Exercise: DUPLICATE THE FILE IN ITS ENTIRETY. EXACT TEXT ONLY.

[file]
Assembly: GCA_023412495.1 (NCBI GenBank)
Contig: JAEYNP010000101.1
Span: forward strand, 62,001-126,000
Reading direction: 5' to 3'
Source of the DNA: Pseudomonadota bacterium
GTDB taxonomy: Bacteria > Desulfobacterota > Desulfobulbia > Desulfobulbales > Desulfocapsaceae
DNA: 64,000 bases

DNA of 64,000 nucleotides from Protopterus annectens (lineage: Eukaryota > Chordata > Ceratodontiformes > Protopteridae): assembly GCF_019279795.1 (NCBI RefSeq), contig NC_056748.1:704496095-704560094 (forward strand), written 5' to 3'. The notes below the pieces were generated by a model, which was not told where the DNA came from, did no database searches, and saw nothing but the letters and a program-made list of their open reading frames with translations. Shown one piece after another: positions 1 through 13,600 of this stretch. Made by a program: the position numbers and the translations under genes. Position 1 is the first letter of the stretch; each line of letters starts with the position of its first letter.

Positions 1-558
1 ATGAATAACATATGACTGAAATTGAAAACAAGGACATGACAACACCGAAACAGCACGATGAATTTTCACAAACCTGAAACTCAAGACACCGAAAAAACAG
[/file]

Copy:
Assembly: GCA_023412495.1 (NCBI GenBank)
Contig: JAEYNP010000101.1
Span: forward strand, 62,001-126,000
Reading direction: 5' to 3'
Source of the DNA: Pseudomonadota bacterium
GTDB taxonomy: Bacteria > Desulfobacterota > Desulfobulbia > Desulfobulbales > Desulfocapsaceae
DNA: 64,000 bases

DNA of 64,000 nucleotides from Protopterus annectens (lineage: Eukaryota > Chordata > Ceratodontiformes > Protopteridae): assembly GCF_019279795.1 (NCBI RefSeq), contig NC_056748.1:704496095-704560094 (forward strand), written 5' to 3'. The notes below the pieces were generated by a model, which was not told where the DNA came from, did no database searches, and saw nothing but the letters and a program-made list of their open reading frames with translations. Shown one piece after another: positions 1 through 13,600 of this stretch. Made by a program: the position numbers and the translations under genes. Position 1 is the first letter of the stretch; each line of letters starts with the position of its first letter.

Positions 1-558
1 ATGAATAACATATGACTGAAATTGAAAACAAGGACATGACAACACCGAAACAGCACGATGAATTTTCACAAACCTGAAACTCAAGACACCGAAAAAACAG